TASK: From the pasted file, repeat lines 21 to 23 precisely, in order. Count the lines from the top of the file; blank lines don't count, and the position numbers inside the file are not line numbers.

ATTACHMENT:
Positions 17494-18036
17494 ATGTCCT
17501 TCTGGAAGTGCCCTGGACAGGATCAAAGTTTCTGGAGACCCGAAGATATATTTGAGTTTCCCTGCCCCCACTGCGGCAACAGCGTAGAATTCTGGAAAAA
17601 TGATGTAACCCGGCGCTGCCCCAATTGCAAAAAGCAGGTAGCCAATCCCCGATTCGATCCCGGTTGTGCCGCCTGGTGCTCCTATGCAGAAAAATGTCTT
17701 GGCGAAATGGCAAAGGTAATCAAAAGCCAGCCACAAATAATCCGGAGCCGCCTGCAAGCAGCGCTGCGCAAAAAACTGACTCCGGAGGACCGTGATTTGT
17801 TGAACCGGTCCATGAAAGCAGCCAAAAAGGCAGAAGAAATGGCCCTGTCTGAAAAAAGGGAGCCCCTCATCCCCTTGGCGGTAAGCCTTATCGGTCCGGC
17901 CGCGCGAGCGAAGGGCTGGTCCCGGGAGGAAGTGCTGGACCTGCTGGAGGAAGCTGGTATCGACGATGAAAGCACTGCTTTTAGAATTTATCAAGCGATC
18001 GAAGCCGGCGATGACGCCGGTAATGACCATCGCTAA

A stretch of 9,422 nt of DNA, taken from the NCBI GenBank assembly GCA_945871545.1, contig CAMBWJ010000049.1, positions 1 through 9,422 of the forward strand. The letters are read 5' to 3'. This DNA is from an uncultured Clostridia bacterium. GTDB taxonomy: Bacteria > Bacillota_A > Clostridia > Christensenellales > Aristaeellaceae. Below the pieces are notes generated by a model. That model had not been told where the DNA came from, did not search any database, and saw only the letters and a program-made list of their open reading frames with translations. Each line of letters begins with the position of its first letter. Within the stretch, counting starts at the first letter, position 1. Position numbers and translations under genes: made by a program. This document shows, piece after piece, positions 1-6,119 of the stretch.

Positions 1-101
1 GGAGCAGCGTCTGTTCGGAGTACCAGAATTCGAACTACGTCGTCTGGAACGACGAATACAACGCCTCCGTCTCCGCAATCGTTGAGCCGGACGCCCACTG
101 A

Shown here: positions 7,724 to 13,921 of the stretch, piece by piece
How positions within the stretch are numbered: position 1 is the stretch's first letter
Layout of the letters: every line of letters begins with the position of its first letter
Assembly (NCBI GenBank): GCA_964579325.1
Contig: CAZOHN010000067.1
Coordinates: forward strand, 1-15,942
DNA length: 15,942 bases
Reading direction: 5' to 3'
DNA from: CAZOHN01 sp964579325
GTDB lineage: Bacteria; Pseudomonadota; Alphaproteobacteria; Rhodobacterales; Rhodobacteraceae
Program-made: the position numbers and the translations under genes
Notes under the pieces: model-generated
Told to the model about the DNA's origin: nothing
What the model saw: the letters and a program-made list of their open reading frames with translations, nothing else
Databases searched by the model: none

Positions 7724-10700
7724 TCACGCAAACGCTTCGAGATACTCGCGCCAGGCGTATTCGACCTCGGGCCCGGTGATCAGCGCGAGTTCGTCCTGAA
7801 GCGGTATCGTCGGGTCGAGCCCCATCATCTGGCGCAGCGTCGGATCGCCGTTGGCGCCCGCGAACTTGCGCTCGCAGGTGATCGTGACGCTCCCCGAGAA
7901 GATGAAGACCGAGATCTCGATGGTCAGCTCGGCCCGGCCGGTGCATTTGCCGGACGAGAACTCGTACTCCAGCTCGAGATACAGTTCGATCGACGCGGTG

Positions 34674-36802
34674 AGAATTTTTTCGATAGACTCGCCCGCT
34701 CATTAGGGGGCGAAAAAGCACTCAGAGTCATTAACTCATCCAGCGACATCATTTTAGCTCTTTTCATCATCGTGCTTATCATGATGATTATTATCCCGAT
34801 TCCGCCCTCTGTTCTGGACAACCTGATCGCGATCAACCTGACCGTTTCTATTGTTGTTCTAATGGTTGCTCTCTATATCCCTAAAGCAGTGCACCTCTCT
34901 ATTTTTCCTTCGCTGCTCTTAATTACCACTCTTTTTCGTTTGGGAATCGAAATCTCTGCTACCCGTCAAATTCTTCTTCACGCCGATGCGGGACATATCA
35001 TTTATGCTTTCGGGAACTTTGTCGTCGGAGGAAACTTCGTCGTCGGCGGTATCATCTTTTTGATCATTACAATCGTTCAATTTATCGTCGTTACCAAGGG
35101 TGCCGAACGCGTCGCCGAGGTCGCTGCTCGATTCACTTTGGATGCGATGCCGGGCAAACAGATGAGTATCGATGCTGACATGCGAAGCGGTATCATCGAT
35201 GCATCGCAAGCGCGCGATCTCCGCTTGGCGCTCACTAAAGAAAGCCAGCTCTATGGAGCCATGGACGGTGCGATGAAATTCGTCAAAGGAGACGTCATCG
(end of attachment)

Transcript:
DNA from: CAZOHN01 sp964579325
GTDB lineage: Bacteria; Pseudomonadota; Alphaproteobacteria; Rhodobacterales; Rhodobacteraceae
Program-made: the position numbers and the translations under genes